Address of a constructor

How can i obtain the address of a constructor function for a c++ class object?
I am able to obtain addresses of other member functions of an object but not of a constructor.
pratishAsked:
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KangaRooCommented:
You can't call the constructor (directly) either.
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nietodCommented:
As kangroo said, you many not call a constructor directly.  For that reason, you may not take the address of the constructor prodedure as you could use this pointer to call the function, which you are not allowed to do.


You can use placement new to acheive the same results however.
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barrycCommented:
If you just need the function pointer in order to construct the object then maybe you can try making a factory method and taking the address of that:

class Foo {
public:
   Foo(void);
   Foo(const Foo& f);
   ~Foo(void);

  static Foo createFoo(void) {
    return Foo();
  }
  statuc Foo* createNewFoo(void) {
    return new Foo();
  }
};

If you need the address for another reason then you're probably out of luck.
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abhayap20Commented:
hey,

constructor is called as soon as object is created. so u don't have to worry about calling of the constructor.

also  it can be accesed by THIS (special type) of pointer.
so by knowing value of THIS pointer u can get the address

bye,
abhay
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KangaRooCommented:
Indeed, bye  ;)
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nietodCommented:
>> so u don't have to worry about
>> calling of the constructo
But the question is concerned with getting the address of the constructor not the need for calling it.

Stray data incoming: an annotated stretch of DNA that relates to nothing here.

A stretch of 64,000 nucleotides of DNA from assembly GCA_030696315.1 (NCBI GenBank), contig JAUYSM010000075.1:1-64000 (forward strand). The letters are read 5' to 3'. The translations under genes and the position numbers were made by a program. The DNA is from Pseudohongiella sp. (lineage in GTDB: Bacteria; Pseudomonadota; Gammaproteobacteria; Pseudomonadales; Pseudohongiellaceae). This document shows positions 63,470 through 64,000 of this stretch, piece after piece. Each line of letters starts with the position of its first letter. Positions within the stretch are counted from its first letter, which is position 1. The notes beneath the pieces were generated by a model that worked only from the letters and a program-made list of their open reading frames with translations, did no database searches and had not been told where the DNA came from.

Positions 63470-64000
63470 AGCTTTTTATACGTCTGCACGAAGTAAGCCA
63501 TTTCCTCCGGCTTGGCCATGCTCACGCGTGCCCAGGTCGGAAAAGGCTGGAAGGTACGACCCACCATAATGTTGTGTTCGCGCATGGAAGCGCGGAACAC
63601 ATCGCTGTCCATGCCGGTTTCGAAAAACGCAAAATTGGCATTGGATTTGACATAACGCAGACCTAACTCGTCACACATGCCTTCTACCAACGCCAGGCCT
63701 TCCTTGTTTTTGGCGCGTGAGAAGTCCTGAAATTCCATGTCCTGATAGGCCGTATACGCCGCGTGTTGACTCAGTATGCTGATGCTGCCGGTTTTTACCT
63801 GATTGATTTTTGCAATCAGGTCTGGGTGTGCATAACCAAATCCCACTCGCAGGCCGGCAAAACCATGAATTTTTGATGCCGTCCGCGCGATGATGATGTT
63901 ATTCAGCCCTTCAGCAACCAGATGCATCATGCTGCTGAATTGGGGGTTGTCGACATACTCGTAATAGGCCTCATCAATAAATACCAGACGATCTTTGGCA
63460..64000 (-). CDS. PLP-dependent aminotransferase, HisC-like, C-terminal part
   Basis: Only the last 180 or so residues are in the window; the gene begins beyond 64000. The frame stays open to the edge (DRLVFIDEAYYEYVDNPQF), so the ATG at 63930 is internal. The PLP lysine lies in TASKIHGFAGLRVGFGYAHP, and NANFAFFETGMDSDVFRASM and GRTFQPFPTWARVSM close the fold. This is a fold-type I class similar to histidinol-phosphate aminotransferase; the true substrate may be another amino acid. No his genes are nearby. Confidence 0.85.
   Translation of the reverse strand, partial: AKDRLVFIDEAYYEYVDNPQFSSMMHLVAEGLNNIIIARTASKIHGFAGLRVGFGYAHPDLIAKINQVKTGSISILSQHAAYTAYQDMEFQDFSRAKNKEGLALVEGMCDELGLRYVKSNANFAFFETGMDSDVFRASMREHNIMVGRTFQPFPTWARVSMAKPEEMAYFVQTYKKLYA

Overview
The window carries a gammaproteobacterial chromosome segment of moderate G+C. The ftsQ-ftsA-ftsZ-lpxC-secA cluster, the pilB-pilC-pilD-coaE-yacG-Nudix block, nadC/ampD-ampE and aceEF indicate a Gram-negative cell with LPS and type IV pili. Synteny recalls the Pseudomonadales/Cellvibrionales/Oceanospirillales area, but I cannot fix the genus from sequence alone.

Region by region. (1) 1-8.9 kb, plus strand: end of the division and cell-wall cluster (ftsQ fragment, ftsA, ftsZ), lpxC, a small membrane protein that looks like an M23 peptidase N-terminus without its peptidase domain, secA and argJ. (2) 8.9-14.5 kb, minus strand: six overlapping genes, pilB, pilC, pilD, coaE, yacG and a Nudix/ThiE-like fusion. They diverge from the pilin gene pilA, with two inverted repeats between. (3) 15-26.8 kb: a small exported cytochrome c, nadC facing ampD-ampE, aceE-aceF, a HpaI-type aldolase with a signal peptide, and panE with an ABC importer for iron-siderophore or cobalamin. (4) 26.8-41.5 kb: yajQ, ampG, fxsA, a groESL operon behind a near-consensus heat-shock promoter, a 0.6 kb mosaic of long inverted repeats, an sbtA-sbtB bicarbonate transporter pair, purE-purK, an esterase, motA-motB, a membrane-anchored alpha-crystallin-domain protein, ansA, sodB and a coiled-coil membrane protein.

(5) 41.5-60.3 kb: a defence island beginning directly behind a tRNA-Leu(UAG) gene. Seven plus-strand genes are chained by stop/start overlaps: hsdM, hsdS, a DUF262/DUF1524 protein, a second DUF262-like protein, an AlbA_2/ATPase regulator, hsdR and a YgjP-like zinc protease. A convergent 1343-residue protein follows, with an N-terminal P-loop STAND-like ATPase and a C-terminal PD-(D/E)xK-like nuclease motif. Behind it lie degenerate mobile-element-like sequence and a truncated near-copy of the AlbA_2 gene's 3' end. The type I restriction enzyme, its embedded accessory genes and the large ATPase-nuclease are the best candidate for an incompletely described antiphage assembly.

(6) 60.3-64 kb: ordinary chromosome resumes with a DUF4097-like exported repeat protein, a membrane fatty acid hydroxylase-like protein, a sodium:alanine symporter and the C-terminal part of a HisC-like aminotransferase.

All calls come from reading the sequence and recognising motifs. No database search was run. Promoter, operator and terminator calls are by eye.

>> it can be accesed by THIS (special type)
>> of pointer. so by knowing value of THIS
>> pointer u can get the address
How?  ... You can't
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pratishAuthor Commented:
The thing is, if the constructor is a function, it has to have an address in memory. So how do i get that address in memory where the constructor func sits?
- Thanks
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nietodCommented:
>> The thing is, if the constructor is a function,
>> it has to have an address in memory.
That is in fact one reason why you can't.  It may not exist as a standard function.  There are many optimizations possible that may make the constructor code different than a standard function.  The most obvious is that constructors may be inlined and therefore might not exist as a true function.  This will tend to be true of constructors for small classes.  However constructors for complex classes might not be inlined, you will still be non-standard.  They may mot set up stack frames for example.  This allows the code for derived class constructors to be "strung together" with code for the base class constructor.  By jumping into the middle of the code, at the right place the compiler can construct a particular derived class or a base class.  The is code is not safe to call from C++ because it does not follow C++ calling conventions.   Another optimization may be to use registers to pass information about the class so that "standard" functions can quickly initialize it.  like registers might be used to speicfy the location and size of the object so that it can quickly be initialized to 0s before other initialization might occur. Again, this can't be called from standard C++.  

If you were to explain what it is you want to do, there might be another way.  It is very likely that placement new will work for you, but I can't say for sure.
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abhayap20Commented: